Morton Feldman was born in Brooklyn, New York, on January 12th, 1926.
At the age of twelve, he studied piano with Vera Maurina-Press, who had been a pupil of Busoni, and it was she who helped instill in Feldman a vibrant musicality. At the time, he was composing short, Scriabin-esque pieces, until in 1941 he began to study composition with Wallingford Riegger. Three years later, Stefan Wolpe became his teacher, though they spent much of their time together simply discussing music and art. Then in 1949 the most significant meeting up to that time took place – Feldman met John Cage, commencing an artistic association of crucial importance to music in America in the 1950s. Cage was instrumental in encouraging Feldman to have confidence in his instincts, which resulted in totally intuitive compositions. He never worked with any systems that anyone has been able to identify, working from moment to moment, from one sound to the next.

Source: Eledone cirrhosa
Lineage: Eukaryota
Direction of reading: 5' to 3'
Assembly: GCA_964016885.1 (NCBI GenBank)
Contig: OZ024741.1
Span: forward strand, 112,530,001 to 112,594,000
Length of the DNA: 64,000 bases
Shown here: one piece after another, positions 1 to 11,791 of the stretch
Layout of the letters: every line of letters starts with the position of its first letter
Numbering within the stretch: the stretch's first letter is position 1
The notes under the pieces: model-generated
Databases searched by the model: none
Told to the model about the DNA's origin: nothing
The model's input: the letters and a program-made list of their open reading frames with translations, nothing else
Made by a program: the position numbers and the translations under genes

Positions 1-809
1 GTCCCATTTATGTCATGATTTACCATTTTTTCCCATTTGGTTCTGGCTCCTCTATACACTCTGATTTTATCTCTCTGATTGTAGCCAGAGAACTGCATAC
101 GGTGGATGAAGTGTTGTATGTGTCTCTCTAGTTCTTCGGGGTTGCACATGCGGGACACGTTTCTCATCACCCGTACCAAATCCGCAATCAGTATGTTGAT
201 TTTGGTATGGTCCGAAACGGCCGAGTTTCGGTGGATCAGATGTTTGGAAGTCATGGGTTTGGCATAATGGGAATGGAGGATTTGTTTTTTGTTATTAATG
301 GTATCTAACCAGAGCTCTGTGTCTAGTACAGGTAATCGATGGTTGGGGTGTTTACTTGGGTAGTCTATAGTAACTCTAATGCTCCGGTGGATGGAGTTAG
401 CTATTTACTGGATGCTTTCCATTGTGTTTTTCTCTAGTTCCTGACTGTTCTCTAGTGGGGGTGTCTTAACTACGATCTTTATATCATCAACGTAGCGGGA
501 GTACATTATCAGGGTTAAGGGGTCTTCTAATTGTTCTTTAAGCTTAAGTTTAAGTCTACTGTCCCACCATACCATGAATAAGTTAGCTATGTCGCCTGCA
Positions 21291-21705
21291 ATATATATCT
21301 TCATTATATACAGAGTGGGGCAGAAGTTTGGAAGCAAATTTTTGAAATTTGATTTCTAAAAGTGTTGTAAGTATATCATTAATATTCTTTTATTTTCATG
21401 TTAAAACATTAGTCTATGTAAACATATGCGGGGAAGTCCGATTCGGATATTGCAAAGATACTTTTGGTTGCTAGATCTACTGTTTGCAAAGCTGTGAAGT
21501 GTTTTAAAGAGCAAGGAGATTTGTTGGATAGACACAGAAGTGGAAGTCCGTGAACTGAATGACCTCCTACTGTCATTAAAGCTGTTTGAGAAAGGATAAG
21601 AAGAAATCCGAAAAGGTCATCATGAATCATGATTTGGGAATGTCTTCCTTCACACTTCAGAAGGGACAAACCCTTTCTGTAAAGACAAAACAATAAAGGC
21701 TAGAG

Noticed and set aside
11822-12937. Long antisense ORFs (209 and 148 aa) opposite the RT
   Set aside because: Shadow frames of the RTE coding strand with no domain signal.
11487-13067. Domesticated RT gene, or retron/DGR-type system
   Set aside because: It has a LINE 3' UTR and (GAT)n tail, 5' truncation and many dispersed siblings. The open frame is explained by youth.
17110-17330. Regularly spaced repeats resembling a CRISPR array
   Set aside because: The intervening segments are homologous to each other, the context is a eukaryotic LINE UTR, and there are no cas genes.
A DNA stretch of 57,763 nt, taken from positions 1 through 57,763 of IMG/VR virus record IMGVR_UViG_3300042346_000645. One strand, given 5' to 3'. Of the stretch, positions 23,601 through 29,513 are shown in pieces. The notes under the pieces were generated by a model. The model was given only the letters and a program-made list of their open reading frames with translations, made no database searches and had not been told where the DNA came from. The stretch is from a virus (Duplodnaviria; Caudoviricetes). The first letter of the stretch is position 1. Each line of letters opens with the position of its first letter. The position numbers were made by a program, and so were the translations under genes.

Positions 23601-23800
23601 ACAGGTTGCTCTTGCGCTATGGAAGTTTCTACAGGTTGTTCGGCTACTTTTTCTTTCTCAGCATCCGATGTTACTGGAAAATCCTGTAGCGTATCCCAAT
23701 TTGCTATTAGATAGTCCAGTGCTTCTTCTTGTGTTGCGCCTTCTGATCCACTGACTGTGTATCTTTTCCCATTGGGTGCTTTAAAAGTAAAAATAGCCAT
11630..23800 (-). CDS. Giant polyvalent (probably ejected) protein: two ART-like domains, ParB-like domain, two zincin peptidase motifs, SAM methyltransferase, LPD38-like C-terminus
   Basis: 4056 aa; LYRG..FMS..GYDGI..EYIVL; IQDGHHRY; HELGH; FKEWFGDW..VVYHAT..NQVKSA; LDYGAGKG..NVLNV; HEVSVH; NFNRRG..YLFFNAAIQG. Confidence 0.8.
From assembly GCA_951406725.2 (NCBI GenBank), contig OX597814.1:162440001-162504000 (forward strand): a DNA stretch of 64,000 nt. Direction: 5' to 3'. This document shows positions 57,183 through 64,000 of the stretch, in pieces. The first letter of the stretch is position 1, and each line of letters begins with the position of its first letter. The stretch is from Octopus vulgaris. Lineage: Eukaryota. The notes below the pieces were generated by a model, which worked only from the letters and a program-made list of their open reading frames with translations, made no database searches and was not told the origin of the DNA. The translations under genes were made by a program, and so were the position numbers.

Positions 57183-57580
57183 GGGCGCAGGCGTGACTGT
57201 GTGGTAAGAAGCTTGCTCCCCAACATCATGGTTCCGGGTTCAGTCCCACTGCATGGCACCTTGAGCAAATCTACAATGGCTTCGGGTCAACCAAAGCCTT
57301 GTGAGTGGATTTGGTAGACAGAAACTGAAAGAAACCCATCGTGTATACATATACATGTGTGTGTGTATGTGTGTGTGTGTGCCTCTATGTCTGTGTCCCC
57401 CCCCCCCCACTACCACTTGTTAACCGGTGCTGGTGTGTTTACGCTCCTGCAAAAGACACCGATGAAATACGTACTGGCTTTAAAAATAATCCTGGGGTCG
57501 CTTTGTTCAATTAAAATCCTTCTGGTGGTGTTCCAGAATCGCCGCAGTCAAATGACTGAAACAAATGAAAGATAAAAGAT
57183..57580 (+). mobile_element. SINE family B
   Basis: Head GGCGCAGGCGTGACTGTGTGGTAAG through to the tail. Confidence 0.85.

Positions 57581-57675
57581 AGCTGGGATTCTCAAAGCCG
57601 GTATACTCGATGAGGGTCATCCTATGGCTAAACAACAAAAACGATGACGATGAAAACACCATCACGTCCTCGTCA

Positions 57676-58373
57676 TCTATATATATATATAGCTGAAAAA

His music at this time uses graph notation, which allows the players some freedom of choice. Then, finding this unsatisfactory, he returned to precise notation, though in some pieces of the sixties he again allowed the performers some choice. In the seventies, and for the rest of his life, he maintained control over pitch, dynamics, and duration.
In 1973, the University of New York at Buffalo asked Feldman to become the Edgard Varèse Professor, a post he held for the rest of his life. From the late 1970s his compositions expanded in length to such a degree that the Second String Quartet can last for up to five and a half hours. The scale of these works in particular has often been the cause of some controversy surrounding his work.
Feldman died on September 3rd, 1987 at his home in Buffalo, aged 61.